Archive for category Author: Vic Bearcroft
I had my doubts about Vic’s previous book. I felt that, excellent as his wildlife paintings were, some of his backgrounds were a bit flat. I couldn’t decide if this was deliberate – to push the main subject forward or not, but I felt a lack of impact. There are no such worries here. All the works in this volume are complete and the subjects are either set properly in context or isolated against a plain wash that’s entirely suitable for a portrait.
There’s no doubt that Vic loves cats – it’s apparent on every page, both in the way he depicts them and a hundred small details I’ll leave you to find for yourself. His dedication indicates that he’s lived with them and it shows. There are plenty of domestic moggies here, both young and old, alert and at rest and Vic captures perfectly both their physical and mental attitudes. My favourite is of a black Tom sitting on a roof in moonlight. Its posture and expression say both “I’m lord of all I survey” and “What am I doing here?”. And that’s pure cat.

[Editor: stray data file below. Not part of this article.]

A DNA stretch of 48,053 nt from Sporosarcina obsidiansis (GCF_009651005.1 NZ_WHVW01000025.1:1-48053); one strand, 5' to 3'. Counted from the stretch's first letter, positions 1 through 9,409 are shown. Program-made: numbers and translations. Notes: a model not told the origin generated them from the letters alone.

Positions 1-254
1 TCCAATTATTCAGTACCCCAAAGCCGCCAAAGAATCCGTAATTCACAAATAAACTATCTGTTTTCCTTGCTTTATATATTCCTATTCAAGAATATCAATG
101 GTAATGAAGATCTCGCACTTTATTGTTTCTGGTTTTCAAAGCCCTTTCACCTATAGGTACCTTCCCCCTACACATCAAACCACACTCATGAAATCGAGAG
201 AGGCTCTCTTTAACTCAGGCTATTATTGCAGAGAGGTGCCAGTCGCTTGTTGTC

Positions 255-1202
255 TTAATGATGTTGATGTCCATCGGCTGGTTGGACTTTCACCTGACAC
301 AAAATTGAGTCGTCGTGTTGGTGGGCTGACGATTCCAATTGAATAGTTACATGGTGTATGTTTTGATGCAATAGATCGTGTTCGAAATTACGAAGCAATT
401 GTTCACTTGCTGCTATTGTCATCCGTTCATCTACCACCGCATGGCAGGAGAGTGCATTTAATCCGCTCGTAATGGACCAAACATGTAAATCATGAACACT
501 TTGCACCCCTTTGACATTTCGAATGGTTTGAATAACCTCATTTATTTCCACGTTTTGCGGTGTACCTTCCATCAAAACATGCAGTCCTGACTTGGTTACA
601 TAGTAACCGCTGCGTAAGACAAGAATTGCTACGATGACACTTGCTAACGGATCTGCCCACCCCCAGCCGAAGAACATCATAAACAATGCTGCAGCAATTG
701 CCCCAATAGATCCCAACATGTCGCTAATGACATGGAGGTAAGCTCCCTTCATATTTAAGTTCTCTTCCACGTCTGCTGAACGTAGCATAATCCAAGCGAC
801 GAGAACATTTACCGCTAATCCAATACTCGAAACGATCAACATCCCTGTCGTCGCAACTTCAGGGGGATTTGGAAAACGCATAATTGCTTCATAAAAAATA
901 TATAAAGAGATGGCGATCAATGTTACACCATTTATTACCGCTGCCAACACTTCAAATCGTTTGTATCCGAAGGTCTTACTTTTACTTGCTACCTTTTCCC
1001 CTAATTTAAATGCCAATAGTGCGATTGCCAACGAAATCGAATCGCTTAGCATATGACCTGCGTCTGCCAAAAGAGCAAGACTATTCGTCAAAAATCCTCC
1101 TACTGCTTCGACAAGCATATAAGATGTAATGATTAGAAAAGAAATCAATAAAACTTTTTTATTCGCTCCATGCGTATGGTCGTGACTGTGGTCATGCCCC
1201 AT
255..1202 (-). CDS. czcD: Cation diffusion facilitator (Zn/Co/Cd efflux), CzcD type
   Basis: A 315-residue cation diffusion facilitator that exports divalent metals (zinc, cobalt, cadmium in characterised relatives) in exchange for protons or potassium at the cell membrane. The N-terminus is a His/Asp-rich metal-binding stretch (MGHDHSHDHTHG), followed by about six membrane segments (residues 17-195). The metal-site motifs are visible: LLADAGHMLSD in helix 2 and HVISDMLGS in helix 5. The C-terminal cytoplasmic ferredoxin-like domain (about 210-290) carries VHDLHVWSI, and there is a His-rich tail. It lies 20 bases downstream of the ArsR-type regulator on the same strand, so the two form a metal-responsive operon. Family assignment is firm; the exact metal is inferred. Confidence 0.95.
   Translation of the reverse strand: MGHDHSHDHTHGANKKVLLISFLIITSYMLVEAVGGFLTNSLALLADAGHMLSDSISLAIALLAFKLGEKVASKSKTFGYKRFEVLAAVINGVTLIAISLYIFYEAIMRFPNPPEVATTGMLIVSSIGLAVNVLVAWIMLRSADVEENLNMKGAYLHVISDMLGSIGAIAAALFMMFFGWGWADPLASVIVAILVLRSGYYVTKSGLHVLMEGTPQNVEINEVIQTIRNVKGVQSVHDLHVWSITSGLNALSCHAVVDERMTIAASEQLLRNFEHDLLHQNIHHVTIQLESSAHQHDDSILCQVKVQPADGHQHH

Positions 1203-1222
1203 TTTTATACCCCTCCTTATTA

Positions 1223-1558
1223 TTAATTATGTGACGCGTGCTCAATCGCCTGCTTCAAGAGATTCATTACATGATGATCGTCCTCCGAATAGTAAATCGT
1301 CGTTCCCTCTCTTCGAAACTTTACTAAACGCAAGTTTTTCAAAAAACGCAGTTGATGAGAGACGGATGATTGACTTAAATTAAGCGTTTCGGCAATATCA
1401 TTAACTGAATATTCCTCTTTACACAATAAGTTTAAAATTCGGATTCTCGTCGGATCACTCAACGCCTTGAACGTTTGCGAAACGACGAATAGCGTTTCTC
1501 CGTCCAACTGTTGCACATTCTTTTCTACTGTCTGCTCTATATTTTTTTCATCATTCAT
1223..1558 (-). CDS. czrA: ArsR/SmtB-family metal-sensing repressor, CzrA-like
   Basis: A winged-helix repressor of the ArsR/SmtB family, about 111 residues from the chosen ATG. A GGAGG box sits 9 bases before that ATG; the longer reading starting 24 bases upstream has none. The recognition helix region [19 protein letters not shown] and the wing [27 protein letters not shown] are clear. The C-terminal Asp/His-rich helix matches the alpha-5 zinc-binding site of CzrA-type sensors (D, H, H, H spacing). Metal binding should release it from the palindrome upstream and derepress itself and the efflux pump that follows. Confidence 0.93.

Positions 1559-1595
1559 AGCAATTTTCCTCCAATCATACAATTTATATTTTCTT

This understanding extends to the larger cats, too, and Vic has some excellent demonstrations of a prowling black leopard and of lions and tigers. He works in watercolour, acrylic, pastel, pencil and ink, so there’s something for everyone. As long as you like cats, of course.
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Whether you like this book is going to depend on whether or not you want to paint the zoo’s stock-in-trade (the analogy is Vic’s – he suggests zoos as the most practical way of seeing animals in real life).
Assuming you do, this is a thoughtfully arranged book that groups its subjects into Big Cats, Bears, Pachyderms, etc. This makes a varied topic manageable and also means that creatures with broadly similar characteristics – body shapes, hair/fur and so on – are kept together. You could, I suppose, argue for geographic groupings, but this would suit the naturalist better than the artist. In each section, Vic deals with basic shapes and distinctive features, moving on to demonstrations that will show you how to paint a specific animal. Treatments and backgrounds vary, which gives you the chance both to highlight your subject and put it in its natural context. It’s in the former that Vic is at his best as his landscapes have a habit of looking rather flat. I can’t decide whether this is deliberate, though. It’s possible that he is playing the backgrounds down so as to concentrate on the main subject, but it also has the effect of making the animals disappear into them, which is unfortunate.
This is a bit of a quibble, as this is otherwise an excellent book and Vic is superb on both the modelling and the detail work that give his subjects life – the most important aspect of animal painting.
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